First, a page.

Frequently, I meet with people who don’t really understand what’s going on with their finances. They’re ready to take charge of their money and make smarter choices, but they’re not clear about how to get going. Which happened this week with I met with Michael and Ella (not their real names).
How to Calculate Your Net Worth (and get clear on your money)
Michael and Ella have actually organized their financial statements pretty well. They’ve neatly filed the paperwork from each of their accounts in its own plastic sheet protector. What eluded this 40-something couple, however, was how to get meaningful information from their paperwork. How to shed light on the question: are we on track to have a comfortable retirement?
So how did we light up their darkness?
We started by Calculating Net Worth – a simple calculation of everything they own less everything they owe. In financial terms, we say it’s your assets minus your liabilities.
Within two hours, Michael and Ella had a clear picture of their current financial situation and what they might expect over the next 15-20 years as they pay down their mortgage, replace their car, celebrate the marriages of their children (G-d willing), take periodic trips overseas and continue earning and saving at their current rates.
Of course, those variables and several others will probably shift and change over time, impacting their financial situation. But, calculating your net worth at least once a year is the best way to stay connected with your money and monitor your progress over time.
A Net Worth Statement is your financial scorecard
A Net Worth Statement is your financial scorecard. It lets you know where you’ve been and how you’re doing now. Calculate your net worth to see your financial progress over time, plus what needs tweaking and adjusting.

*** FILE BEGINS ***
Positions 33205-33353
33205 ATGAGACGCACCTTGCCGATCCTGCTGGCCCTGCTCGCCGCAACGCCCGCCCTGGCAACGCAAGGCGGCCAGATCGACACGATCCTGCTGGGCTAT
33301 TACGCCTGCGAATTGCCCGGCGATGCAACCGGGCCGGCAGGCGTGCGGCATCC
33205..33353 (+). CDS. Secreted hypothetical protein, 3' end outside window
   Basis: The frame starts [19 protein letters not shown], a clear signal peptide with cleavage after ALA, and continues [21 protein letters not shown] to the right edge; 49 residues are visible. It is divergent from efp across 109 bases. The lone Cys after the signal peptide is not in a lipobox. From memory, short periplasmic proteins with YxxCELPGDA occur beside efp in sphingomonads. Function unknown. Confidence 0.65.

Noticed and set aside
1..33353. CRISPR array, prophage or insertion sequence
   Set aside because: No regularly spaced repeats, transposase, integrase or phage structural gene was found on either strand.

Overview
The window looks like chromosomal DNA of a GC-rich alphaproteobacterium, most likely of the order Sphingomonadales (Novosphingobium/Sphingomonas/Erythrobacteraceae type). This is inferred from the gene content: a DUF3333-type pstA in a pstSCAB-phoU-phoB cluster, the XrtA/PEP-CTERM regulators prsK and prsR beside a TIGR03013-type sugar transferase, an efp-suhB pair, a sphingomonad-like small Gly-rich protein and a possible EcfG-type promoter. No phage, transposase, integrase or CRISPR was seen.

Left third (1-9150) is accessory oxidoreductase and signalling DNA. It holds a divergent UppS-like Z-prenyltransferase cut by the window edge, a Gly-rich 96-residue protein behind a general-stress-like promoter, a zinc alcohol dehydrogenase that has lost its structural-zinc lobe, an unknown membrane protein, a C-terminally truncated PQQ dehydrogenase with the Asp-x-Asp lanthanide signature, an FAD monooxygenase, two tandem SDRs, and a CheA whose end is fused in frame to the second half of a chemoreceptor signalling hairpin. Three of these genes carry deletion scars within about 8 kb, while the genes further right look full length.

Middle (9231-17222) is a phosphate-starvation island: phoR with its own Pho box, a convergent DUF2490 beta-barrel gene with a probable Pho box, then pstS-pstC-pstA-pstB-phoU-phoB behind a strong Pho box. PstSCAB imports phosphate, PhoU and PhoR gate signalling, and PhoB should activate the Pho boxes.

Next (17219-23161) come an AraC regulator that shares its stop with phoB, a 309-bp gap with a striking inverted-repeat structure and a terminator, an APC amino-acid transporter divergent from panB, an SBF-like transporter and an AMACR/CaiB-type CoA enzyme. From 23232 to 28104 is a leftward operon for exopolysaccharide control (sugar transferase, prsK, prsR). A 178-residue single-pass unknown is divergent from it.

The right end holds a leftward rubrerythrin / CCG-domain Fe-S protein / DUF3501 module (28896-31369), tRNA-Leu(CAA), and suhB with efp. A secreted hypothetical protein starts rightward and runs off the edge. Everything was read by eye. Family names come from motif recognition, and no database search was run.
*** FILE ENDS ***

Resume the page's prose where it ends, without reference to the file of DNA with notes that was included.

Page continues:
It’s crucial to make regular changes to your financial plan so you can meet your long term goals.
If you’re in your working years, like Michael and Ella, your Net Worth should grow as you accumulate wealth in anticipation of retirement.
During retirement, Net Worth often declines as you withdraw funds to cover your expenses.
When you know how to calculate your net worth, you can check-in regularly your financial situation.
An added benefit of tracking your Net Worth is that you stay connected with your financial accounts. Your money doesn’t suddenly disappear, which happened to me about 20 years ago when Citibank took over the neighborhood bank where I opened my first account at age 11.
During the takeover, one of my accounts became classified as dormant. Citibank remitted the account to the State Comptroller of California as an unclaimed account. Since I regularly monitor our net worth, I quickly realized something was missing. It was an administrative headache to fill out the paperwork and get the documents notarized. But ultimately, I successfully reclaimed my money.
There are tens of billions, if not hundreds of billions, of dollars of unclaimed property all around the globe. Monitor and calculate your net worth regularly. Don’t let your money get lost.
We’re currently celebrating the holiday of Chanukah – a time of miracles and light, when we celebrate the re-dedication of the Holy Temple in Jerusalem more than 2000 years ago. You can find the full story of Chanukah (also spelled Hanukkah) here.
Years ago, when my three girls were in grade school (they’re all in their 20s now), they put on a play for Chanukah. I still remember one of the songs with its upbeat, catchy tune. The words go like this: “A little bit of light dispels a great deal of darkness.” (מעט אור דוחה הרבה מן החושך)
While that song referred to the spiritual darkness threatening to wipe out the Jewish people, the fact is that a little bit of light always banishes darkness.
Any time and anywhere.
Like when we’re dealing with our money.
It’s December. We’re near the end of the calendar year. Now is the perfect time to shine a little light on your money, dispel the darkness and step into a new year of clarity and confidence with your money.
Shine a little light!